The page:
March 21, 2013

The Three Ts Are Proving to Be About Ruling Class Insulation

Justin Katz

What are Governor Lincoln Chafee's three Ts of economic development, again? Is it talent, technocrats, and tolerance? Or is it technology, tolerance, and twee ideological fashion? It can be so difficult to keep these gimmicky strategies straight.

This particular strategy is also turning out to be difficult to make work. In fact, it may just be a description of a handful of cities that chance made "hip," rather than a workable, replicable strategy for turning around any given city. Indeed — as should probably be expected when we give broad authority to powerful people to plan the society in which everybody will live — it appears that pursuing a "creative class" strategy tends to produce the sorts of communities that serve powerful people and the cool folks with whom they like to hang out.

Continue reading on the Ocean State Current...

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Wow, mark that date on your calendar. Justin argues that trickle-down economic schemes are a failure. You righties don't have anything to say about that?

Personally and as a homeowner in Providence let me say that worries about rising property values are the least of our concerns. We should be so lucky (and support creation of affordable housing).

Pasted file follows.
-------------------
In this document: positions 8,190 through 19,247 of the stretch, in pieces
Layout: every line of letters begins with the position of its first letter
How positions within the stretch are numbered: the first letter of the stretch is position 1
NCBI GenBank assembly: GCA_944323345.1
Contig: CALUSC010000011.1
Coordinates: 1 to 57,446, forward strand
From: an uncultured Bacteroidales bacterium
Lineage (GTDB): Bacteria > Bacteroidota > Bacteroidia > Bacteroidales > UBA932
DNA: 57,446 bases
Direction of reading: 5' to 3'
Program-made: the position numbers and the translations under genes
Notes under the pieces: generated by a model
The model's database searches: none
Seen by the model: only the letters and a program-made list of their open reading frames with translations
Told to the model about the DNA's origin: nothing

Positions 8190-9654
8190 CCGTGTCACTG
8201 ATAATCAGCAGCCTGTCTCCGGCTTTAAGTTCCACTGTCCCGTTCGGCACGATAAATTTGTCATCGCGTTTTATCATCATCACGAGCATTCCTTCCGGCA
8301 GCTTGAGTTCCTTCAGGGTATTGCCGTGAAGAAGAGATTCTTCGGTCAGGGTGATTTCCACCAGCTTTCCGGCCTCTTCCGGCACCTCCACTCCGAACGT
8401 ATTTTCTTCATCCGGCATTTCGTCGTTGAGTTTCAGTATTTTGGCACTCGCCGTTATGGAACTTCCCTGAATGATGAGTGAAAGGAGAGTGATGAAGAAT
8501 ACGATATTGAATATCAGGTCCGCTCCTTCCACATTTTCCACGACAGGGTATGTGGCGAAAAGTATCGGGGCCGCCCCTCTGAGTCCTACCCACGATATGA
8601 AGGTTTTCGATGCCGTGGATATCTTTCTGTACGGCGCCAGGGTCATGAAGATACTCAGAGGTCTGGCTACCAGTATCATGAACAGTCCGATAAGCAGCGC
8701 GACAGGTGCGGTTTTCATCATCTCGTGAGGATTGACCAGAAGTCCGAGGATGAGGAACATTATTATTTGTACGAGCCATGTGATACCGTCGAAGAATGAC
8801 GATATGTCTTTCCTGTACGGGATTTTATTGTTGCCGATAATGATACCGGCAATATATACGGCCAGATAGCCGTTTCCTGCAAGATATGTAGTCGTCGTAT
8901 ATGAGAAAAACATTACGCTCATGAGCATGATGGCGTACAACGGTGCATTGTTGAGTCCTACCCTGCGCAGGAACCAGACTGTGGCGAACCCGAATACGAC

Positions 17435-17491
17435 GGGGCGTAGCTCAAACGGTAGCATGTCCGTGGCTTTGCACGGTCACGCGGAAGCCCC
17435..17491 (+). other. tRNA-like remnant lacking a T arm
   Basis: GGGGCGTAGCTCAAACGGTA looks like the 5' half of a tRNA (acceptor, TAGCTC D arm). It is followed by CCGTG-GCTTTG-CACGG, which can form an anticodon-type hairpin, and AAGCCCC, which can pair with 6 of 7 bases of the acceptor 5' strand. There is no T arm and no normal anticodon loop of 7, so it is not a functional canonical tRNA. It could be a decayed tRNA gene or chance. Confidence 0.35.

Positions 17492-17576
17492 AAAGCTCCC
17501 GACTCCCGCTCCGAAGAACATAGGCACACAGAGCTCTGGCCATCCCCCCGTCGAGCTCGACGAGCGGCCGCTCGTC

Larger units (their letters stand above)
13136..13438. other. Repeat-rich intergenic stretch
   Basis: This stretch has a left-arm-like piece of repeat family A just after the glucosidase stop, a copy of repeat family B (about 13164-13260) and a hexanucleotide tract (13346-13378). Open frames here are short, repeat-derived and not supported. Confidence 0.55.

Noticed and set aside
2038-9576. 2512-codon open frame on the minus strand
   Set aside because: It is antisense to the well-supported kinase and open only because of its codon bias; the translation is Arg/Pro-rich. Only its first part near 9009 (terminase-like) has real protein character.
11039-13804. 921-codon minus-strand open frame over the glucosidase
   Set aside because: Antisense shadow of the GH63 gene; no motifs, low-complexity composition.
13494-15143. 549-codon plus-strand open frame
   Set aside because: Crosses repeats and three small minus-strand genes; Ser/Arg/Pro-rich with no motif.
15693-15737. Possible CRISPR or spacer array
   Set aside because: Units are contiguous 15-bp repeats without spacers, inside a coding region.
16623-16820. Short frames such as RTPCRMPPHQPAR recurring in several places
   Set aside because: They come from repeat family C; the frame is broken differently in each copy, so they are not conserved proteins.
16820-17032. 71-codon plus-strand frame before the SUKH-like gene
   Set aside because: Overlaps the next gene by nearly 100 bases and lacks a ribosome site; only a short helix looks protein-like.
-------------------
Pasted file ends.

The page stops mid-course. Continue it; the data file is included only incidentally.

Posted by: Russ at March 21, 2013 9:25 AM

Ha! The perfect response from Russ. (Psst: the fact that a particular strategy doesn't "trickle down" doesn't mean that no strategies do.)

Posted by: Justin Katz at March 21, 2013 9:29 AM

I think the city should build some "affordable housing" right next to Russ's property. Fill it with homeless alcoholics, illegal immigrants, halfway-house convicts and all the other groups progressives claim to be concerned about. Let's see what happens to Russ's property value then and how long he sticks around. My guess is about as long as it took him to place his own children in a literally gated, affluent, lily-white private school instead of investing them in the grand public education experiment that everyone else's kids should have to suffer through according to his RIFuture advocacy pieces.

Posted by: Dan at March 21, 2013 10:04 AM

Hehe, we have quite a bit of that in my neighborhood. I attended the neighbor planning charettes where there was universal support among those present for those types of services. Open Doors is a particularly good although I see they've moved to Silver Lake.

I wanted to comment on this one... "As Florida admits, the necessary zoning restrictions of a planned economy hobble the ability of upwardly mobile families to make the necessary space for life and for work." The irony is that in Providence it was the so called Working Waterfront that objected to easing the zoning restrictions to allow mixed use.

As well as this one... "Indeed in many ways the Floridian focus on industries like entertainment, software, and social media creates a distorted set of economic priorities. The creatives, after all, generally don’t work in factories or warehouses." Medtech firms like Ximedica ( are in fact bringing manufacting jobs back to the city.

Posted by: Russ at March 21, 2013 1:36 PM

btw, interesting reading in the links.

Posted by: russ at March 21, 2013 1:54 PM

Recommended reading for anyone who cares about balancing entrepreneurialism with shared economic opportunity...

"Start-Up City: Growing New York City's Entrepreneurial Ecosystem for All"

I'd read this before, but it's probably worth another read.